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The PEOPLE of the State of New York, Respondent, v. Robert J. VELETT, Appellant.
MEMORANDUM AND ORDER
Appeal from a judgment of the County Court of Fulton County (Hoye, J.), rendered October 12, 2018, upon a verdict convicting defendant of the crimes of sexual abuse in the first degree and endangering the welfare of a child.
Defendant was convicted, following a jury trial, of sexual abuse in the first degree and endangering the welfare of a child based upon allegations that he subjected the victim, a seven year old, to sexual contact.1 Defendant was sentenced, as a second child sexual assault felony offender, to a prison term of 15 years, followed by 20 years of postrelease supervision, for the conviction of sexual abuse in the first degree and to a lesser concurrent term of incarceration on the other conviction. Defendant appeals.
Defendant's contention that the verdict as to his conviction for sexual abuse in the first degree was not supported by legally sufficient evidence is not preserved for this Court's review as defendant's general motion to dismiss at trial was not specifically directed at the challenges he raises on appeal (see People v. Baber, 182 A.D.3d 794, 795, 123 N.Y.S.3d 222 , lv denied 35 N.Y.3d 1064, 129 N.Y.S.3d 365, 152 N.E.3d 1167 ). “Nevertheless, in reviewing whether the verdict is against the weight of the evidence, this Court necessarily must ensure that the People proved each element of the crime beyond a reasonable doubt” (People v. Hajratalli, 200 A.D.3d 1332, 1333, 158 N.Y.S.3d 405  [internal quotation marks and citations omitted]). As is relevant here, a defendant may be convicted of sexual abuse in the first degree “when he or she subjects another person to sexual contact ․ [w]hen the other person is less than eleven years old” (Penal Law § 130.65).
The proof at trial reflects that defendant was babysitting the victim, and for a time his younger brother, at defendant's apartment when the incident occurred. The victim, who gave unsworn testimony,2 stated that he remembered being on defendant's bed without clothes on and that defendant touched the victim's butt with his hands and the victim's penis with his mouth. The victim testified that he was in the bathroom getting dressed, at defendant's direction, when the victim's mother came to the apartment. The victim further explained that, when the mother's boyfriend came to the apartment, the victim was in the living room on a stool playing a video game while “[defendant] was doing the same thing that he did over again,” but the victim did not disclose what defendant was specifically doing. The mother testified that, when she went to check on the victim and his brother, she knocked on defendant's door for approximately 10 minutes before entering the apartment and, when she did, she saw the victim coming out of defendant's bathroom where he appeared to be getting dressed. The mother left the victim with defendant to finish using the bathroom and went to her apartment, where she called the boyfriend to ask him to come home because she thought that something was wrong. The boyfriend testified that when he went to defendant's apartment, he found the victim naked, sitting on a stool playing a video game. When he asked defendant why the victim was naked, defendant avoided the question. The mother testified that when the victim came home, he curled up on the couch and would not tell her what happened. Thereafter, at the direction of a police officer, the mother took the victim to a nearby medical facility for an examination.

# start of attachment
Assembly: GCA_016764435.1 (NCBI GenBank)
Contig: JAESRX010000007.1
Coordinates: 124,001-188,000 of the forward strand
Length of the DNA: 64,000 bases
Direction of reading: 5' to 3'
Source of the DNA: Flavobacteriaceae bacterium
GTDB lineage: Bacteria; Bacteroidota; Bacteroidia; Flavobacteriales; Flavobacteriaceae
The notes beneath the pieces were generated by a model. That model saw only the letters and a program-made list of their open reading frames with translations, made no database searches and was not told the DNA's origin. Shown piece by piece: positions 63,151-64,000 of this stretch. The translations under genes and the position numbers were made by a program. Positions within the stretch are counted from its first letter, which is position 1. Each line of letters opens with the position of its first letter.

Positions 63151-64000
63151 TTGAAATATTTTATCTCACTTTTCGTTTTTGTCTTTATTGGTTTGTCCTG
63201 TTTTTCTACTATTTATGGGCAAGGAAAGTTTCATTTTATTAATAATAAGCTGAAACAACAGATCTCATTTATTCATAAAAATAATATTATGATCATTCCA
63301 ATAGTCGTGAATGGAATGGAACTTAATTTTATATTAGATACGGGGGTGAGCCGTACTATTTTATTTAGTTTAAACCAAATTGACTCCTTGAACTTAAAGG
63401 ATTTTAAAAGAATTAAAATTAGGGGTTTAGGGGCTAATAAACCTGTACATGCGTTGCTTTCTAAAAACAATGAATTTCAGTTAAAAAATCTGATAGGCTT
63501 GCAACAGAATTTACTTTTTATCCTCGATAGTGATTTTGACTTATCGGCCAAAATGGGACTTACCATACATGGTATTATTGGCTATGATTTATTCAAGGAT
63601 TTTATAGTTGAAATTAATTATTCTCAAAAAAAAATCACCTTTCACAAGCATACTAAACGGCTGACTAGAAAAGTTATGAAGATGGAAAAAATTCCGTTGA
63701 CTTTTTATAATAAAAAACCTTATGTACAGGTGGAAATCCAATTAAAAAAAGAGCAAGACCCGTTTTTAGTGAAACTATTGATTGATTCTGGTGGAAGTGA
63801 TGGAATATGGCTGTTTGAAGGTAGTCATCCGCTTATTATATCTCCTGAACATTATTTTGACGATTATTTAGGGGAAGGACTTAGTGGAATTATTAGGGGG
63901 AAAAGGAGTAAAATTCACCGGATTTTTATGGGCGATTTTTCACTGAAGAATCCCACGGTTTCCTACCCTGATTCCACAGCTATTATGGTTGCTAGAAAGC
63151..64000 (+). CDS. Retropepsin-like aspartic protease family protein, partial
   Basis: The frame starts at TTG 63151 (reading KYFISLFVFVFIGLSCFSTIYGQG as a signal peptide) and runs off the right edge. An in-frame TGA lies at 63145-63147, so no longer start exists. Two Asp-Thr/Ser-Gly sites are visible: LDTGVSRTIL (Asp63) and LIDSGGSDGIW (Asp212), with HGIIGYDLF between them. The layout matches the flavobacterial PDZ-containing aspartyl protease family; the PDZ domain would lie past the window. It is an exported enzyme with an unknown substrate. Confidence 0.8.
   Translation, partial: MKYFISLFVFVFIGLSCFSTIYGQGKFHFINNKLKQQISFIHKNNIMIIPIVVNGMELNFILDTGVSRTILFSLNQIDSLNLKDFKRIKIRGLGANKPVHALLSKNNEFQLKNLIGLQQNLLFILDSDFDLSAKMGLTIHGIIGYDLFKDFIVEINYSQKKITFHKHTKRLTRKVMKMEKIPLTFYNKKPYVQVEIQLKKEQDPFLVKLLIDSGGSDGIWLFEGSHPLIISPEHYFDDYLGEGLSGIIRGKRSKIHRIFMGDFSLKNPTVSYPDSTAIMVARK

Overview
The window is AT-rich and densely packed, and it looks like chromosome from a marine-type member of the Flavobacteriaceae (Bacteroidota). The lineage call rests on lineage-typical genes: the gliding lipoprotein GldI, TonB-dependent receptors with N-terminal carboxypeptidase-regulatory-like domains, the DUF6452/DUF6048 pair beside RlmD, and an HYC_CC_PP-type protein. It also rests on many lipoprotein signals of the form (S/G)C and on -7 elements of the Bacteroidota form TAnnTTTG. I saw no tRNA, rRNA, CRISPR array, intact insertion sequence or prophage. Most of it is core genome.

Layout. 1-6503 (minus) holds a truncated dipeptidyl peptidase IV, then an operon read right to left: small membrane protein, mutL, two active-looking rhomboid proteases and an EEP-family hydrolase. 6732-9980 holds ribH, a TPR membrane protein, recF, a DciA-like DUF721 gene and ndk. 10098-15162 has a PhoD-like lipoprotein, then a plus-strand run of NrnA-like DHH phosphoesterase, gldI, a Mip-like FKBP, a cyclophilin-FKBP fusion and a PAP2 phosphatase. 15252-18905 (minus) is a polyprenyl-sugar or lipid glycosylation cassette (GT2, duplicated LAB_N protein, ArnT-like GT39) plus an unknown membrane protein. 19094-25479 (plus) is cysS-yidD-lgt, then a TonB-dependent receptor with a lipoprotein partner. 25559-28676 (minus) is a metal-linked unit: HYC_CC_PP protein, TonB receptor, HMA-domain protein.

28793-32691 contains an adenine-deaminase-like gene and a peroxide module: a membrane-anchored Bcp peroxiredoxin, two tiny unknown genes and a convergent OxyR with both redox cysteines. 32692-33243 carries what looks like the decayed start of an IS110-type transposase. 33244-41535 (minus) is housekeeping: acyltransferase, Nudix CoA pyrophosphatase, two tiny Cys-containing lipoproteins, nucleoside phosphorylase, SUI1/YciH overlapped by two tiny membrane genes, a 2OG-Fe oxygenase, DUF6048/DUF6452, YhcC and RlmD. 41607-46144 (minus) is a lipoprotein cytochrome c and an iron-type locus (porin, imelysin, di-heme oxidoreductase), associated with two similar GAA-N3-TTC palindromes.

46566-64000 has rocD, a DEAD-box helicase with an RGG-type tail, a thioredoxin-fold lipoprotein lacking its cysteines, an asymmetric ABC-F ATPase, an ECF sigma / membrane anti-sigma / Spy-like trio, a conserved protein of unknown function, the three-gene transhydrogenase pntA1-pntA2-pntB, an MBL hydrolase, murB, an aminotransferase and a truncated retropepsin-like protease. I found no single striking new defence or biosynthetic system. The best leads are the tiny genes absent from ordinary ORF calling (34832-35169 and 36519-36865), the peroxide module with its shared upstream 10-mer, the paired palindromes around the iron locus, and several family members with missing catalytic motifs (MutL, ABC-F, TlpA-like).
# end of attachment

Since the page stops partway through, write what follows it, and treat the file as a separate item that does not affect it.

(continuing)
Both a physician assistant and a registered nurse who conducted the sexual assault kit on the victim testified regarding their collection of evidence from the victim. The physician assistant testified that the victim stated that defendant had “played with my wiener and put his finger in my butt.” The registered nurse testified to the victim relaying the same information. A forensic scientist who tested the evidence from the sexual assault kit testified that she identified six spermatozoa on a penile smear and prostate specific antigen on the anal swabs, but neither spermatozoa nor prostate specific antigen on the perianal swabs. A DNA analyst tested penile, perianal, anal and buccal swabs from the sexual assault kit and found, among other things, a DNA profile consistent with two donors on the anal swabs – the first being the victim's and the second profile being not suitable for comparison. From the perianal swabs the DNA analyst found that there was DNA from at least two donors, one of which was male, and defendant was identified as a “possible contributor” to that profile.
An officer with the Gloversville Police Department testified that on his way to the victim's home on the day of the incident, defendant stopped him and told him that “he was being accused of something that he did not ․ do” and that “he didn't do anything illegal to the [victim].” A detective with the Gloversville Police Department testified that she interviewed defendant,3 who had been visiting the police station every day attempting to speak with someone familiar with the victim's accusations. Defendant agreed to submit to a buccal swab. Defendant stated that the victim came to play video games and that, when the victim had come back from the bathroom, defendant noticed his shorts were on backwards, so he instructed the victim to readjust them in the bathroom and did not realize that he came out naked. Defendant denied having had sex with the victim.